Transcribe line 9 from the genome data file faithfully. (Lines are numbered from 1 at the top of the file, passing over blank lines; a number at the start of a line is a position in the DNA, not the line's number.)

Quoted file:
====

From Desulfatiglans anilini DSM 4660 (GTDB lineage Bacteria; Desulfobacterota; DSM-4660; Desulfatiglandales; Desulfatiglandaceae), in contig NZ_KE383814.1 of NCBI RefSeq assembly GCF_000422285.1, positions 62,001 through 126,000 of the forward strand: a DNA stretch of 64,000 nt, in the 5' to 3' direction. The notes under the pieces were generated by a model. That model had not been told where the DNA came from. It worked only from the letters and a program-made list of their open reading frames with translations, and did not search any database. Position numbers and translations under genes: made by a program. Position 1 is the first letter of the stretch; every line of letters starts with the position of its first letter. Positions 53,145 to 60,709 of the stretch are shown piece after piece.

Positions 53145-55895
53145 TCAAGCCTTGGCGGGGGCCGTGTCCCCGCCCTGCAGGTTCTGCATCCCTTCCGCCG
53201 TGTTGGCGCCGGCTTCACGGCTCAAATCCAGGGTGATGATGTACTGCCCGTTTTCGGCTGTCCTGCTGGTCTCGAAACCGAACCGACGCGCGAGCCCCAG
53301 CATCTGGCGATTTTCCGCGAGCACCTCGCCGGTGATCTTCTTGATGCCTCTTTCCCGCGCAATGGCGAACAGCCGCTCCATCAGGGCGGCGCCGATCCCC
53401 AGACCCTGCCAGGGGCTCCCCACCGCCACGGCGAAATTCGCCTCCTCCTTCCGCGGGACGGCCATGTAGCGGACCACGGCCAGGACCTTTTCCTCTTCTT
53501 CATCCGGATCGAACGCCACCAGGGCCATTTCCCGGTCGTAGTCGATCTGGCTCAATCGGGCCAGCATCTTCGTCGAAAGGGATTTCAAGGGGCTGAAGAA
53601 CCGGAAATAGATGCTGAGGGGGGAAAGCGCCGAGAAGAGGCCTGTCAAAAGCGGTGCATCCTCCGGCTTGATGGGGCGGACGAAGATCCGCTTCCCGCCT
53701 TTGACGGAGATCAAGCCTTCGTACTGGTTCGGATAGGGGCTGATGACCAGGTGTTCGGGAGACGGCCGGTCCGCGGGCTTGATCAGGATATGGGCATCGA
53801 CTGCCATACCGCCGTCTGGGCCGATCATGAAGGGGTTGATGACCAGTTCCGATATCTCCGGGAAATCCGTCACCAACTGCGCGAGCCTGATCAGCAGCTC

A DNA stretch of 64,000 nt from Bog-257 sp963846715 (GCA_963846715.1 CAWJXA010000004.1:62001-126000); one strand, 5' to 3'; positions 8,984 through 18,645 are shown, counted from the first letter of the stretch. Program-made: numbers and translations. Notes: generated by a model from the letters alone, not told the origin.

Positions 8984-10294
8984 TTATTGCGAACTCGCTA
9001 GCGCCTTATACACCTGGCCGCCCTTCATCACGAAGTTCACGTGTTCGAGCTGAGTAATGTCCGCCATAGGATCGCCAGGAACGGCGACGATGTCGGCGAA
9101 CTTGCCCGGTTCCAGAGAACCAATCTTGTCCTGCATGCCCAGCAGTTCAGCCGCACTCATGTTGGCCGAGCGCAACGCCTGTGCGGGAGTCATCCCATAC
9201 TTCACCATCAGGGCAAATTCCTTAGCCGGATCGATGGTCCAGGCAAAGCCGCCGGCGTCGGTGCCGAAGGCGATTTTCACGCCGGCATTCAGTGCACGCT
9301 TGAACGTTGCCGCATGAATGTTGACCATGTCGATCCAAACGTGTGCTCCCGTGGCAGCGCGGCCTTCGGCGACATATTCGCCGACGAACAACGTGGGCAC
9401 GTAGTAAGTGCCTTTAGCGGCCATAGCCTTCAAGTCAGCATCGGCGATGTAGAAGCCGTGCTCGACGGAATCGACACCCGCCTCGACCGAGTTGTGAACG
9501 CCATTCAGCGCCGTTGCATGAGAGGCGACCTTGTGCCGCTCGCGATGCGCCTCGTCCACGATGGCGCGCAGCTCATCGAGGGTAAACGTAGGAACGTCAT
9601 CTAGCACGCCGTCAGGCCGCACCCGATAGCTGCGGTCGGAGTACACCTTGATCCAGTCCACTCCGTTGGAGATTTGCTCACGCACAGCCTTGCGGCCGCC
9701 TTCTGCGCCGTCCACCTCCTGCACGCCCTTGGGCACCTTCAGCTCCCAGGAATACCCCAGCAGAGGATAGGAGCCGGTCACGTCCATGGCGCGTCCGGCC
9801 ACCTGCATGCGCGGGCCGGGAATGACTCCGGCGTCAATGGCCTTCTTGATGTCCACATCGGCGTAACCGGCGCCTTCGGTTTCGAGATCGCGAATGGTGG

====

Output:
53701 TTGACGGAGATCAAGCCTTCGTACTGGTTCGGATAGGGGCTGATGACCAGGTGTTCGGGAGACGGCCGGTCCGCGGGCTTGATCAGGATATGGGCATCGA